Britain’s small businesses are warning that falling costs of living are holding back economic growth, after two in five business bosses reported a drop in sales earlier in the year.
The Federation of Small Businesses said that while business confidence was rising among bosses ahead of the summer, skyrocketing costs and weak consumer demand continued to weigh on activity.
According to the latest snapshot of its Small Business Index, a record 92% of businesses said costs were higher in the first quarter compared to the same period last year. After a challenging start to the year, two in five small businesses expected their sales to pick up in the coming quarter.
The FSB said business confidence was restoring after taking a nosedive late last year, but warned “dark clouds” were still on the horizon.
Further Bank of England interest rate hikes could dampen the recovery of small businesses, while businesses are also under pressure from high energy, raw material and transport costs, and rising prices. staff salaries.
Economists widely expect the Bank to raise rates from the current level of 4.25% in response to inflation holding above 10% in March, more than five times the central bank’s target rate of 2%.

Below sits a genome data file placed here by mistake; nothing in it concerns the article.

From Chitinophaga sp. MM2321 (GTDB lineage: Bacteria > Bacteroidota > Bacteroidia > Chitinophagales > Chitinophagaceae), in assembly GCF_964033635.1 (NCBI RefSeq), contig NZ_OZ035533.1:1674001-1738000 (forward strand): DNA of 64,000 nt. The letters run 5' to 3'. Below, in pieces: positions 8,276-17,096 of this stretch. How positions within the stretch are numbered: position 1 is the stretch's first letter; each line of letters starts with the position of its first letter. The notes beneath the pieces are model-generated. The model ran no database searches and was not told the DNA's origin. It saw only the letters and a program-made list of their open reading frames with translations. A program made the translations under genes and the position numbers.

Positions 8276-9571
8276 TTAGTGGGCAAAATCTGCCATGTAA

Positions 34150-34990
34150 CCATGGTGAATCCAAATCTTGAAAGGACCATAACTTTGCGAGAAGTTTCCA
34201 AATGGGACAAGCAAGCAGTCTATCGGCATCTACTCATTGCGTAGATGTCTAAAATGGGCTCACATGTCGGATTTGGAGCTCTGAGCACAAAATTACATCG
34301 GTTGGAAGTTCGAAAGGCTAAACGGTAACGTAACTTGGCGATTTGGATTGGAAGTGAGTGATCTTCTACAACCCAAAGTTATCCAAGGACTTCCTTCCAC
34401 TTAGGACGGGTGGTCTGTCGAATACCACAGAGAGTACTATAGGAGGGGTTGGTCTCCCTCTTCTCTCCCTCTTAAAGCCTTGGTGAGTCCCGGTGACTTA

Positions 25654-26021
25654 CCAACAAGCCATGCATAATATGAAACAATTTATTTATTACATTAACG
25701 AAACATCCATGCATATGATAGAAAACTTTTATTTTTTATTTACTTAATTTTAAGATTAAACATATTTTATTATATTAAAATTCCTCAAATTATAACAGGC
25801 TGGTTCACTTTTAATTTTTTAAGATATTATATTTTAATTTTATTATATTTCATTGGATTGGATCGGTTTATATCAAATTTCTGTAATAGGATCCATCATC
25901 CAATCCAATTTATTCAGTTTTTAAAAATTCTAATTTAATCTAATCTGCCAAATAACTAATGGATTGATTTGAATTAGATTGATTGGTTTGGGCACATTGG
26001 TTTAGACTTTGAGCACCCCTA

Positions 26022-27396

The FSB, which represents more than 150,000 entrepreneurs and self-employed workers, surveyed nearly 700 people. Its small business index reading rose to -2.8 in the first quarter, 43 points higher than in the last three months of 2022, but still about 18 points below the same period a year ago.
Martin McTague, FSB National Chairman, said: “Small businesses may be about to turn the corner and bounce back after the pandemic and energy crisis, with confidence picking up alongside increased optimism for the second quarter.
“However, there are still many dark clouds on the horizon that could slow down the recovery of small businesses. The prospect of further rises in interest rates is causing great concern, at the same time that costs remain at very high levels.